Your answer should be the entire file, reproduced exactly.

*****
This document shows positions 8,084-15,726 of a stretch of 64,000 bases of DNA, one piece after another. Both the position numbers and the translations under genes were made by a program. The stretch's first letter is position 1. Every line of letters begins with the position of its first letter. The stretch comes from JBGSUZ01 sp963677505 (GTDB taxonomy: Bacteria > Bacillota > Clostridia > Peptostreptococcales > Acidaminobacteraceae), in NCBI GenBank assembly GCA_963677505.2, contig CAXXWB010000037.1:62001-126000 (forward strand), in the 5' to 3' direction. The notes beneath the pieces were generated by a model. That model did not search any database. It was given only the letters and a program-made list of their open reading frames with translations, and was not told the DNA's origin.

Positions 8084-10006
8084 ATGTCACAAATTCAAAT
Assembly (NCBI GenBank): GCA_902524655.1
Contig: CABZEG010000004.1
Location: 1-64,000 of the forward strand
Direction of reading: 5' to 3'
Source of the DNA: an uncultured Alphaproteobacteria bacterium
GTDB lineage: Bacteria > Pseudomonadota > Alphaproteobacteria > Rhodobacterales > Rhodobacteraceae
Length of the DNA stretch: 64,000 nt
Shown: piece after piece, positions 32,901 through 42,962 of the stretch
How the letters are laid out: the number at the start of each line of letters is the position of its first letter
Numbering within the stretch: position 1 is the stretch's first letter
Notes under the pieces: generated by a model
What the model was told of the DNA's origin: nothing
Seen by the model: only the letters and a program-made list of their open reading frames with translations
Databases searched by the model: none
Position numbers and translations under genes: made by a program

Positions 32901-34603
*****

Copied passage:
This document shows positions 8,084-15,726 of a stretch of 64,000 bases of DNA, one piece after another. Both the position numbers and the translations under genes were made by a program. The stretch's first letter is position 1. Every line of letters begins with the position of its first letter. The stretch comes from JBGSUZ01 sp963677505 (GTDB taxonomy: Bacteria > Bacillota > Clostridia > Peptostreptococcales > Acidaminobacteraceae), in NCBI GenBank assembly GCA_963677505.2, contig CAXXWB010000037.1:62001-126000 (forward strand), in the 5' to 3' direction. The notes beneath the pieces were generated by a model. That model did not search any database. It was given only the letters and a program-made list of their open reading frames with translations, and was not told the DNA's origin.

Positions 8084-10006
8084 ATGTCACAAATTCAAAT
Assembly (NCBI GenBank): GCA_902524655.1
Contig: CABZEG010000004.1
Location: 1-64,000 of the forward strand
Direction of reading: 5' to 3'
Source of the DNA: an uncultured Alphaproteobacteria bacterium
GTDB lineage: Bacteria > Pseudomonadota > Alphaproteobacteria > Rhodobacterales > Rhodobacteraceae
Length of the DNA stretch: 64,000 nt
Shown: piece after piece, positions 32,901 through 42,962 of the stretch
How the letters are laid out: the number at the start of each line of letters is the position of its first letter
Numbering within the stretch: position 1 is the stretch's first letter
Notes under the pieces: generated by a model
What the model was told of the DNA's origin: nothing
Seen by the model: only the letters and a program-made list of their open reading frames with translations
Databases searched by the model: none
Position numbers and translations under genes: made by a program

Positions 32901-34603